You might recall that a combination of chemotherapy and introduction of new immune system stem cells has been used to successfully "reboot" a damaged immune system in a number of different early trials, thereby curing an autoimmune disease. Judging from this research I noticed today, the strategy seems to work for damaged muscle stem cell populations as well:
An experimental procedure that dramatically strengthens stem cells' ability to regenerate damaged tissue could offer new hope to sufferers of muscle-wasting diseases such as myopathy and muscular dystrophy, according to researchers from the University of New South Wales (UNSW). The world-first procedure has been successfully used to regrow muscles in a mouse model, but it could be applied to all tissue-based illnesses in humans such as in the liver, pancreas or brain, the researchers say.
The research team, which is based at UNSW and formerly from Sydney's Westmead Children's Hospital, adapted a technique currently being trialled in bone marrow transplantation. Adult stem cells are given a gene that makes them resistant to chemotherapy, which is used to clean out damaged cells and allow the new stem cells to take hold.
"The beauty of this technique is that chemotherapy makes space for stem cells coming into muscle and also gives the stem cells an advantage over the locals. It's the first strategy that gives the good guys the edge in the battle to cure sick tissues,"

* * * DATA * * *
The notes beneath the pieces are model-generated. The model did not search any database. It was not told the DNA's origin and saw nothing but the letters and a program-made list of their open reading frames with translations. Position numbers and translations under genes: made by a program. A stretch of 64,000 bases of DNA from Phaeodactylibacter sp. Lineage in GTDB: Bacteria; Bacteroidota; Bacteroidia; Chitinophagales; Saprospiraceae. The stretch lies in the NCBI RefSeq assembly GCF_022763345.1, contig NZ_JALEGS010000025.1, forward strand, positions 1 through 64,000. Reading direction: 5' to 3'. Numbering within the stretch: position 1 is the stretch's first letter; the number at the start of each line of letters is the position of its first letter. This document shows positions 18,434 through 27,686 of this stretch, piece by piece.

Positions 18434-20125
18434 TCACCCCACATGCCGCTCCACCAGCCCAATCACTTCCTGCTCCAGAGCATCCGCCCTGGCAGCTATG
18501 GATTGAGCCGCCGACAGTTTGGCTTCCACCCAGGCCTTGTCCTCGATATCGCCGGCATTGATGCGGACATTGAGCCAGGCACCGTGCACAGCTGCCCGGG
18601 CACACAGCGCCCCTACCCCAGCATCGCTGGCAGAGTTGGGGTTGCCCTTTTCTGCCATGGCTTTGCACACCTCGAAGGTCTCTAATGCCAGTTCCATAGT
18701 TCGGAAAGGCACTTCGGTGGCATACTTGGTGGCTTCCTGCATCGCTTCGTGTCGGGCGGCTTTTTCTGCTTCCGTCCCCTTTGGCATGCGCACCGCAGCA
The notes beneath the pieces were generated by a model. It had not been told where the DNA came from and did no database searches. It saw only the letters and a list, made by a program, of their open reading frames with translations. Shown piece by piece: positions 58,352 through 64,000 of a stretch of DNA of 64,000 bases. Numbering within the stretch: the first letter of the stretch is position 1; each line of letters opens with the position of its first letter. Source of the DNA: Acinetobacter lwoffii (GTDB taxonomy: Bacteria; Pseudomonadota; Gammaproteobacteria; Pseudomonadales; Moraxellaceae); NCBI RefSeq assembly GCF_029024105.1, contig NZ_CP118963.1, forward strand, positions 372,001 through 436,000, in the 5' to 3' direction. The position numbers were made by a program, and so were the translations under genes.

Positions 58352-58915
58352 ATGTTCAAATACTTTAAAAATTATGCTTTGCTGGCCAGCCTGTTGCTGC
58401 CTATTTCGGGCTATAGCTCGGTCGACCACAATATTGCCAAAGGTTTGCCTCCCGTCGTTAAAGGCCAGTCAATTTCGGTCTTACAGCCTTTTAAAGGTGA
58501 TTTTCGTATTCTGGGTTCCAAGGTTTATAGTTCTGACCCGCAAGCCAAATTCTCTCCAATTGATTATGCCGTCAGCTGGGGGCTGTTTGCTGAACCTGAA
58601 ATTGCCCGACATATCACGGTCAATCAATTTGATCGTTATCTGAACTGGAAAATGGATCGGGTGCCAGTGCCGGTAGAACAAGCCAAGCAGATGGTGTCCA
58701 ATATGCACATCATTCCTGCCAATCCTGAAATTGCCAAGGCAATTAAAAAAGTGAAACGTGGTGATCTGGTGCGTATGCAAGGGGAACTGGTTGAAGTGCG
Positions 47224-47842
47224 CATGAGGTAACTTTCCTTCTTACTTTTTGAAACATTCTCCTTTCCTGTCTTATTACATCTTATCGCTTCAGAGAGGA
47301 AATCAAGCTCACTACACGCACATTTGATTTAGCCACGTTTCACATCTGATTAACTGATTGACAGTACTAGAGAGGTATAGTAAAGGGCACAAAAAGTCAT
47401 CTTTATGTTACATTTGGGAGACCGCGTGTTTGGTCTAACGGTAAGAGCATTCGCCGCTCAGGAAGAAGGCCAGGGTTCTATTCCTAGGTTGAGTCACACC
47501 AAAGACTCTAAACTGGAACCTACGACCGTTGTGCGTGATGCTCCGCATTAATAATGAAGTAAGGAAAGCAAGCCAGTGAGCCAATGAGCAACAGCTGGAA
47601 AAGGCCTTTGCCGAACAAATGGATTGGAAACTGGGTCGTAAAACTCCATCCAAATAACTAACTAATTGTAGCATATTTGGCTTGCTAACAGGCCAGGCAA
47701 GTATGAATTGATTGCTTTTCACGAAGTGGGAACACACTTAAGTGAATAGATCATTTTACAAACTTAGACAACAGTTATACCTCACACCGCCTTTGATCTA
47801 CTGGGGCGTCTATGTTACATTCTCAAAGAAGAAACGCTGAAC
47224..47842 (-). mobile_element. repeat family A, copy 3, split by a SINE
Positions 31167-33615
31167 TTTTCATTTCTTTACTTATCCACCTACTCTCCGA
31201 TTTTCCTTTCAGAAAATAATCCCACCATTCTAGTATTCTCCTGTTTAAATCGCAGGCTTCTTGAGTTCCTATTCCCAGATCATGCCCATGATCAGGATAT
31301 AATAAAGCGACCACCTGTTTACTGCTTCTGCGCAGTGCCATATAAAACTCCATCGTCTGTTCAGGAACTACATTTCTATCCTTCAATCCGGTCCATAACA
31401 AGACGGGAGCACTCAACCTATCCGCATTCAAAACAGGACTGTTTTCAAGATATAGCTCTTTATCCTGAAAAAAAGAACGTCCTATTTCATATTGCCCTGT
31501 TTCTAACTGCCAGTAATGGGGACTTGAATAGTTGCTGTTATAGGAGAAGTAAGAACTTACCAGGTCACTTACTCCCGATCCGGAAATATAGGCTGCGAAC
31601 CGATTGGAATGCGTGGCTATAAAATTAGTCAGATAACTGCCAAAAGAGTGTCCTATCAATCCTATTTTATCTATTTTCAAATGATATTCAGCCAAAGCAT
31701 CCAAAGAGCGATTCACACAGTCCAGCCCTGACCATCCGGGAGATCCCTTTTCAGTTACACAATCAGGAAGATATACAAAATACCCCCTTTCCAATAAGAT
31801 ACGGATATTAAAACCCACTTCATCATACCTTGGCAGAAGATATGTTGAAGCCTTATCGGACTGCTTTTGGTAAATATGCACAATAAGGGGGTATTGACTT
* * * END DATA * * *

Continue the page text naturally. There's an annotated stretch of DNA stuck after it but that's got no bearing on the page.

"In muscle, most stem cells die in the first hour or are present in such low numbers that they are not much help," Professor Gunning said. "Until now, the new healthy cells had no advantage over the existing damaged tissue and were getting out-competed.
Destroy the old and replace with the new: this approach to regeneration is in its infancy, but it holds a great deal of promise for dealing with the damage of aging in stem cell populations. All development is focused on specific diseases at the moment - a situation forced upon us by regulatory bodies who deny approval for therapies for aging - but the technology platforms produced can then be applied to age-related damage in a more enlightened time or place.
The chemotherapy is the ugly part of the equation for the moment, a deeply unpleasant procedure that no right-minded person would ever undertake without good cause. Fortunately, the development of methods for killing specific cell populations with few or no side effects is also advancing rapidly. One can evisage a future not so many decades away in which our stem cell populations are routinely destroyed and replaced every thirty years or so to eliminate accumulated damage that reduces their effectiveness.